Edouard Kloczko wrote about a letter from Tolkien to Peter
Alford in 1958, in which the form _ómentie_ can be read on the
picture published in the catalogue for Sotheby's London auction
13 December 2001 (and also on their website):
> cf. Hammond's book "JRR Tolkien A Descriptive
> Bibliography", Dii48, p. 361
The quotation on account of which an earlier Sotheby catalogue
was included in the bibliography concerns a radio production of
_The Fellowship of the Ring_, a matter discussed in the first of
four letters to Peter Alford. The explanation of Tolkien's Elvish
inscription in Alford's copy of _The Lord of the Rings_ came in
the third letter.
> Tolkien wrote _ómentie_ with a long ó.
> [. . .] the complete text is not clearly readable.
Much of it is, though. I give my reading of the passage here.
The first part of each line, enclosed in brackets, is hidden in the
picture, so the bracketed words are merely my conjectures. One
difficult point, directly related to Kloczko's question, will be
discussed below. But first the text from the letter, with line
1 [con]tinuative of \thil Q sil 'shine white' = is now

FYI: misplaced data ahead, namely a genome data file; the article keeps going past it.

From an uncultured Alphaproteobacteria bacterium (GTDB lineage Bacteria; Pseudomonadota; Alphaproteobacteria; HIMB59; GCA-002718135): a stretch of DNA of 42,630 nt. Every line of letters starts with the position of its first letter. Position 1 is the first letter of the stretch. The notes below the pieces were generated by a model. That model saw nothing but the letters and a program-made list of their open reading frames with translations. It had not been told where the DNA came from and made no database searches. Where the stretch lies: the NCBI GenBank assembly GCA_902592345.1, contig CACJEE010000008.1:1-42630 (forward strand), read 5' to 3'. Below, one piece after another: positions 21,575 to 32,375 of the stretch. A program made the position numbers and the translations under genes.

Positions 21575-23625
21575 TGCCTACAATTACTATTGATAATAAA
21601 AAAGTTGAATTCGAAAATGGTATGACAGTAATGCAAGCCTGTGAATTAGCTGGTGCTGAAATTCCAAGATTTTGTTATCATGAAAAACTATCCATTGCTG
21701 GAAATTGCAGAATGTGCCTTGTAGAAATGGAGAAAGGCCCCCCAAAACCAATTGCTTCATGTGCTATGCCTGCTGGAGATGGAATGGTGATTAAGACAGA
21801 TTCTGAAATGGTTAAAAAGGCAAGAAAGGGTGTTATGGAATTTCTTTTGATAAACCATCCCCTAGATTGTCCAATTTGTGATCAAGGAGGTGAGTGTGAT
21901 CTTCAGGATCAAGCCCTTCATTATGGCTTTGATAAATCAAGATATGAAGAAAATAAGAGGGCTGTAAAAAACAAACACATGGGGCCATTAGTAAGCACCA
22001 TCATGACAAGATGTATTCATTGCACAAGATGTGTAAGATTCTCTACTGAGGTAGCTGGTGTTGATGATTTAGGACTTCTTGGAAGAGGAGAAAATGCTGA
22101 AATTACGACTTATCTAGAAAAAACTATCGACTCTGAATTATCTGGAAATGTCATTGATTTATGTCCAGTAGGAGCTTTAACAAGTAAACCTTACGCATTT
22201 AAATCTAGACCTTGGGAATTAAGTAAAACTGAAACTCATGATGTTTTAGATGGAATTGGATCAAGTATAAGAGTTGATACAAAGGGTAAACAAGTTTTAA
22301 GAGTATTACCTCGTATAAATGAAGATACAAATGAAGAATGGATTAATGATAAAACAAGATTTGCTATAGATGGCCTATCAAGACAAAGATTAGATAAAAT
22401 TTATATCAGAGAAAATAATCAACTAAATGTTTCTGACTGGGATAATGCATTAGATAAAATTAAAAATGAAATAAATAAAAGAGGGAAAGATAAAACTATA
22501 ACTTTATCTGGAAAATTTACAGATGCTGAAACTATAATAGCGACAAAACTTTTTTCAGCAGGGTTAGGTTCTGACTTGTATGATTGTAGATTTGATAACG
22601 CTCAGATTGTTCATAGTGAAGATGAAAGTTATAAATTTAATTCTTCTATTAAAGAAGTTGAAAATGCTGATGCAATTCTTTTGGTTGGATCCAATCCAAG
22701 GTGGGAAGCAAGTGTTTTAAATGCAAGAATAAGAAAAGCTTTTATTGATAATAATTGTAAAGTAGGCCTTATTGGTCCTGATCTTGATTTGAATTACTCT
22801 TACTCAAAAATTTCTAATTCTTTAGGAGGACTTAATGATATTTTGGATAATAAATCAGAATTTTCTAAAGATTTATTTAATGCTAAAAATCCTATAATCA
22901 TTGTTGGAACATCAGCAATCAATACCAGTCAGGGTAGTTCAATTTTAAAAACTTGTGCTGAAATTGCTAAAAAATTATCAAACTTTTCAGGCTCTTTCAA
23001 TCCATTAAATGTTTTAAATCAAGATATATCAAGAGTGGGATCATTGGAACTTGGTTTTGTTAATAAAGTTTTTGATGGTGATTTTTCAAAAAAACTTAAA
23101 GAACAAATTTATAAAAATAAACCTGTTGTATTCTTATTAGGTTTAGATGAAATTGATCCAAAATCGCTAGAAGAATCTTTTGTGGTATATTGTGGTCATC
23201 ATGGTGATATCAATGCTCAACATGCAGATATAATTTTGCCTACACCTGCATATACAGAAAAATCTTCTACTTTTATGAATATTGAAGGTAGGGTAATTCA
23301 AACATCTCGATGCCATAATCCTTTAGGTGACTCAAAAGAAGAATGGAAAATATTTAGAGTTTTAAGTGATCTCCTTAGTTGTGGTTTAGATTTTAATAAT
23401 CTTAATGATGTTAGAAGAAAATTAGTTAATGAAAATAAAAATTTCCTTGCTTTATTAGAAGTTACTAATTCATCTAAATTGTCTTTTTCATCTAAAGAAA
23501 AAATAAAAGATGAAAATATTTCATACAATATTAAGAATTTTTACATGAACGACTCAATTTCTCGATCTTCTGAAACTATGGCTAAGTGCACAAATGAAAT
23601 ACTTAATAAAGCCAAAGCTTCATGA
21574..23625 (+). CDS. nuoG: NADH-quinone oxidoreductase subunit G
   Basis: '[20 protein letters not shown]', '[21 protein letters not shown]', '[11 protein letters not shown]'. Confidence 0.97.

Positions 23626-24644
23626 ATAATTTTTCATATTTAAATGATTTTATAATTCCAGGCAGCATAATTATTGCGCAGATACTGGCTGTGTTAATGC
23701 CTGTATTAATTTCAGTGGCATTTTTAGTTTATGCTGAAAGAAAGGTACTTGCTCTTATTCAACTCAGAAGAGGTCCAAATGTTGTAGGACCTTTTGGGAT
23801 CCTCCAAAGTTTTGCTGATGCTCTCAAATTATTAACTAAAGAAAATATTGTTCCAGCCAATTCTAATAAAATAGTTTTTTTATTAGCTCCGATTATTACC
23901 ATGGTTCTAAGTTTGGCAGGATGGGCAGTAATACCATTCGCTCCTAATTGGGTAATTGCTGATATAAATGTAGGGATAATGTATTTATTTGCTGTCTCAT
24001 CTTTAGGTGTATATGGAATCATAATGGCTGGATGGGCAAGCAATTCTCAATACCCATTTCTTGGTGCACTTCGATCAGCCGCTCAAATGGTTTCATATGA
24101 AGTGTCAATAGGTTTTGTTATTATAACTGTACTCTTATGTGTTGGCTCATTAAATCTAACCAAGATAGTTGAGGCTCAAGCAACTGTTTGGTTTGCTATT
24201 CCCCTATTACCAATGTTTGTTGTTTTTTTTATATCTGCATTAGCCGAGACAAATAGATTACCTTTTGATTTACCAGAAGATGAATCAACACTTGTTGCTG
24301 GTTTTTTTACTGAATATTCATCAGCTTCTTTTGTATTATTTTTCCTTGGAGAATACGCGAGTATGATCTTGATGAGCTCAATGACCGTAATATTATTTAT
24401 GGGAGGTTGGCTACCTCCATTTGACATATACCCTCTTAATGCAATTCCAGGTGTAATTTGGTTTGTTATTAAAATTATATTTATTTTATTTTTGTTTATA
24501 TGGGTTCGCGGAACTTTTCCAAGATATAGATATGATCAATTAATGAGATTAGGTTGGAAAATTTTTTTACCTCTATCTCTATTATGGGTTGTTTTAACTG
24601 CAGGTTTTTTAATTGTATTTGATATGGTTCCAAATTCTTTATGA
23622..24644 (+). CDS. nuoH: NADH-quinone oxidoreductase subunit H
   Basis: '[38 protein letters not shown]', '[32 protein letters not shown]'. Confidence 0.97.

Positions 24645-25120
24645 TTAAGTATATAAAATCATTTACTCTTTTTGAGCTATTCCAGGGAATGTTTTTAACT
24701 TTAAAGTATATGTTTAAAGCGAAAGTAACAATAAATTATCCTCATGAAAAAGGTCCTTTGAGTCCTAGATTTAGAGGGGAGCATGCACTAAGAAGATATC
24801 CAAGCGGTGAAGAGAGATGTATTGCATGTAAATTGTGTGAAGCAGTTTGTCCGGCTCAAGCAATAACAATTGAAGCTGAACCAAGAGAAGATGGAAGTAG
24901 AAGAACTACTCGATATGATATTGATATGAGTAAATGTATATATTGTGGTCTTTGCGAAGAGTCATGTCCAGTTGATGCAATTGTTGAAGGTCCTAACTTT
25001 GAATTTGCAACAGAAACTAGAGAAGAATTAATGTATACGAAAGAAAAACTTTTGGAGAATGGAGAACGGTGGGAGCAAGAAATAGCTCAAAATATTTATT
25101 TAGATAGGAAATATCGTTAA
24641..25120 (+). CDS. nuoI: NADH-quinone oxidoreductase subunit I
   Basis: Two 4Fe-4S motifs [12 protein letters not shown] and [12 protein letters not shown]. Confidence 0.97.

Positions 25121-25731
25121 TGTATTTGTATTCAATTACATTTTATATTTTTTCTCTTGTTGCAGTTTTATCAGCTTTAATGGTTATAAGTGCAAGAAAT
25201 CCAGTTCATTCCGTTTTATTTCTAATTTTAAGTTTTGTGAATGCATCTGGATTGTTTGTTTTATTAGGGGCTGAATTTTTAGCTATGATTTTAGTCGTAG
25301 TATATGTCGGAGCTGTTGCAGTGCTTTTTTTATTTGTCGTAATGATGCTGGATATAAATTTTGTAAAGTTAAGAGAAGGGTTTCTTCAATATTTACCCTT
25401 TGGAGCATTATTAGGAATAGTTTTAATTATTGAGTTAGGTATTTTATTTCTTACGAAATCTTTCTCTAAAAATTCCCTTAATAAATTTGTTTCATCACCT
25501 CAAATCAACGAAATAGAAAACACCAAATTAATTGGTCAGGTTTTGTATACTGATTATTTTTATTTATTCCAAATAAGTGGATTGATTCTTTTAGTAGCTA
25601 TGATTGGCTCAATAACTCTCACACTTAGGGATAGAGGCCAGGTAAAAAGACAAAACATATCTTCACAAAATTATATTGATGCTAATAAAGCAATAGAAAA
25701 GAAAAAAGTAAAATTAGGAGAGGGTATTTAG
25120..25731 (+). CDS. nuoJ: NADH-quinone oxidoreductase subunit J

3 [ ] lúme '(period of) time' with the allative
4 [suffi]x or case-ending -nna : lúmenna
5 ['upon t]he time' -- no definite 'article' = the, being
6 [unneede]d when a noun is defined by a genitive.
7 [ o]mentie - lma ó prefix (like
8 [con-, syn-] ) = together : ómentie coming
9 [together, ]meeting. -lma suffixed possessive
10 [pronoun 'incl]usive we' (you and I/we), here
11 [in genitive] form -lmo. 'Of the meeting of
12 [you and me]/us'.
13 [ High]-elven Quenya is quite a ????
14 [? ? ? ? ? ? ? ? ?]??, as one might expect!
The backslash in "\thil" represents a radix-sign, and the _th_ is
in the original written with thorn.
You will have noted that I have filled in an _o_ rather than an
_ó_ at the beginning of line 7. In the light of _ómentie_ one might
expect _ó_. This expectation is strengthened by a look at the
inscription Tolkien was explaining (DTS 57), where the final word
indeed seems to be _ómentielmo_. But on the other hand, with an
_ó_ on line 7, part of the accent mark should likely have been
visible. Also, Tolkien presumably first gave Alford the inscribed
book, and wrote the explanation later. If so, the form of Frodo's
greeting in the printed text, with (then) _omentielmo_, may have
more directly determined what was written in the letter.
The phrase in lines 13-14 that I cannot make out may possibly
be "com-[plicated affa]ir".